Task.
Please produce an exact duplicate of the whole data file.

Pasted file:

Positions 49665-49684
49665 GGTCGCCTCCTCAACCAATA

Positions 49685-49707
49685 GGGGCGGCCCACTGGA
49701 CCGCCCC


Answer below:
Positions 49665-49684
49665 GGTCGCCTCCTCAACCAATA

Positions 49685-49707
49685 GGGGCGGCCCACTGGA
49701 CCGCCCC